Sustainable transportation and health effects
The unique stock of vehicles in Cyprus merits research into the environmental and human health effects of road traffic sector emissions. In 2020, about 7 out of 10 passenger vehicles were gasoline powered, with an increasing trend in diesel cars, whilst petrol is otherwise unpopular in other European countries. About 50% of vehicle registrations during the same year were imported as second hand (used) predominantly from Japan and the UK. In addition, Cyprus has a high number of cars ownership per household reaching 645 cars per 1,000 inhabitants after it registered a 19% growth in passenger cars between 2015 and 2020. According to Eurostat, about 2 out of 3 passenger vehicles are at least 10 years old lending the island the title of having the one of the EU’s oldest vehicle fleets. The combination of the preceding factors drives the release of harmful pollutants.
Advances in emissions regulations mandated by the Euro 7 standards are more stringent on combustion-engine vehicles. Lower exhaust gas concentration limits are credited with the highest reduction of particulate matter (PM2.5), an aerosol particularly responsible for respiratory and cardiovascular health implications, as well as on nitrogen oxides (NOx). The impact of emissions mitigation measures which can be monitored during a vehicle’s lifetime are more important especially for Cyprus which boasts an aging vehicle fleet. In this project analytical and emission modelling methods will be used to investigate the amount of emissions released from a changing vehicle stock.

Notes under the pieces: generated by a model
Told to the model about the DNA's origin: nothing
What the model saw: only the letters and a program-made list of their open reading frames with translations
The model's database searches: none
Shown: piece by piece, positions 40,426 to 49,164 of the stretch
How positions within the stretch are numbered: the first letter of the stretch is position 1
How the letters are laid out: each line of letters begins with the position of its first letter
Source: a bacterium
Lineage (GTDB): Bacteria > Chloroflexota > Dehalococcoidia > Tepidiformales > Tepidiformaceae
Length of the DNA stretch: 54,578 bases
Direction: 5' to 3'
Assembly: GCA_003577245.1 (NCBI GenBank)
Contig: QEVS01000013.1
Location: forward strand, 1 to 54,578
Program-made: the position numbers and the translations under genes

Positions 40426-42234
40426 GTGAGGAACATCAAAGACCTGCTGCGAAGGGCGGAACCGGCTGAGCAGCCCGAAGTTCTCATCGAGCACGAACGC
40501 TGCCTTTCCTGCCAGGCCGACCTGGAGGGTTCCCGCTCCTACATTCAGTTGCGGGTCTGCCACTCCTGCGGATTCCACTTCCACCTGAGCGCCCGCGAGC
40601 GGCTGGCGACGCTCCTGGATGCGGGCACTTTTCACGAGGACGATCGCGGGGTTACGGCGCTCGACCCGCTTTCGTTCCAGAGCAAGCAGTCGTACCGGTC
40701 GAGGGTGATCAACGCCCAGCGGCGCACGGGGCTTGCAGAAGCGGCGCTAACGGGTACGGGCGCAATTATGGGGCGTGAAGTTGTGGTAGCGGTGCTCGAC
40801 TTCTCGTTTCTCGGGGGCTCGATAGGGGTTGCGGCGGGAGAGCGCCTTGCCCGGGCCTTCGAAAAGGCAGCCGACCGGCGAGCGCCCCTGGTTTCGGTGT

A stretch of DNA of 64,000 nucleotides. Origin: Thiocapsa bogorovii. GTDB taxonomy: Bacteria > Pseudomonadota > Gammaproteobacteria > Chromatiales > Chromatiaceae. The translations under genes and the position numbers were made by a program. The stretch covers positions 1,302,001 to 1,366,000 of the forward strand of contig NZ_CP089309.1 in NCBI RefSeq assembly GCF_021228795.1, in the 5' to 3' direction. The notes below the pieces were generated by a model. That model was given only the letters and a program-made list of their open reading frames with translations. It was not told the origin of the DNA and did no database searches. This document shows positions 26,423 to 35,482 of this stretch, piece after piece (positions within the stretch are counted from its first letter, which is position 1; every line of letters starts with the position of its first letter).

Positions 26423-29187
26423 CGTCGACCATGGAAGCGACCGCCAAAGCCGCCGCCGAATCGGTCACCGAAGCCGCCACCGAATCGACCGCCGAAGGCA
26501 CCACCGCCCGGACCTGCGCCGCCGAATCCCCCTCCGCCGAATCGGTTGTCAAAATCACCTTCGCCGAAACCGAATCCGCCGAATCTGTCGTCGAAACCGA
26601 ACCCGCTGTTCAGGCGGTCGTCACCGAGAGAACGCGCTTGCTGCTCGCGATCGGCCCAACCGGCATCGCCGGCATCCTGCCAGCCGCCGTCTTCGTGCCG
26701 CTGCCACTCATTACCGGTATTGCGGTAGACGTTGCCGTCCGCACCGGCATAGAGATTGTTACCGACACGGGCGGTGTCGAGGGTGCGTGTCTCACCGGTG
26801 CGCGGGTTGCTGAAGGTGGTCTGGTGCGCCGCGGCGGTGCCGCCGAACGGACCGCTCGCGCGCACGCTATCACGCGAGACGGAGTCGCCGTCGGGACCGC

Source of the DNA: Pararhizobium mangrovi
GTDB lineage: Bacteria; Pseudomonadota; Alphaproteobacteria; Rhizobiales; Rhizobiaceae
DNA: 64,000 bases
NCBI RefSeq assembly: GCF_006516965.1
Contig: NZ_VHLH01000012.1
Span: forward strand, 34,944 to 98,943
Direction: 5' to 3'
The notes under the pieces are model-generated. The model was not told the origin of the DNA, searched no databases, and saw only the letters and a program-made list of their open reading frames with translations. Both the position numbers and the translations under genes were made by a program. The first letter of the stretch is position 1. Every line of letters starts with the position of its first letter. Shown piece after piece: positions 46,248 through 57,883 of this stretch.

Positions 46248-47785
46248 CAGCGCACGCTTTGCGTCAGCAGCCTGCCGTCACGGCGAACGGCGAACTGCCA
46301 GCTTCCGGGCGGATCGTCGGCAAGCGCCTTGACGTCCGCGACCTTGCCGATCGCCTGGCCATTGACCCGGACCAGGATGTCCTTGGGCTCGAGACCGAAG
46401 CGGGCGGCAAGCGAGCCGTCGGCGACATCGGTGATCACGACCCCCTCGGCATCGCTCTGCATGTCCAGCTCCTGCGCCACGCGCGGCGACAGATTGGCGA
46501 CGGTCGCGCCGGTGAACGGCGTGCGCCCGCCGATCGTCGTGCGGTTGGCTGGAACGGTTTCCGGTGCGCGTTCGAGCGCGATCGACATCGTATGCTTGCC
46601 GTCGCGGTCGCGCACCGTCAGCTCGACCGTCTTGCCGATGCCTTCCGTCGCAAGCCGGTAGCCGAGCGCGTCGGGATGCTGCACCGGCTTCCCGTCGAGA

More specifically, the research aims to assess the effectiveness of current and future traffic emission reduction regulations and propose more appropriate mitigation policies in view of the EU climate and air-quality targets. Some of the parameters which will be considered during the investigation comprise Cyprus’ relatively short daily driving distances (mileage), the composition of the vehicle fleet, the role of second-hand cars, climatic conditions and vehicle driving habits. Various scenarios will consider a larger share of hybrid, electric and cleaner vehicle technologies. Air quality assessments which will be obtained from the COPERT emissions methodology which will look into NOx, CO (Fig. 1), CO2, CH4, elemental carbon, black carbon, PM, NH3, N2O and volatile organic compounds. Analytical methods will be utilised to calculate the concentration of emissions from the number of vehicles crossing 6 traffic arteries in Nicosia. Among else, we will gauge the impact of the urban landscape as well as the effect of green spaces on airborne emissions.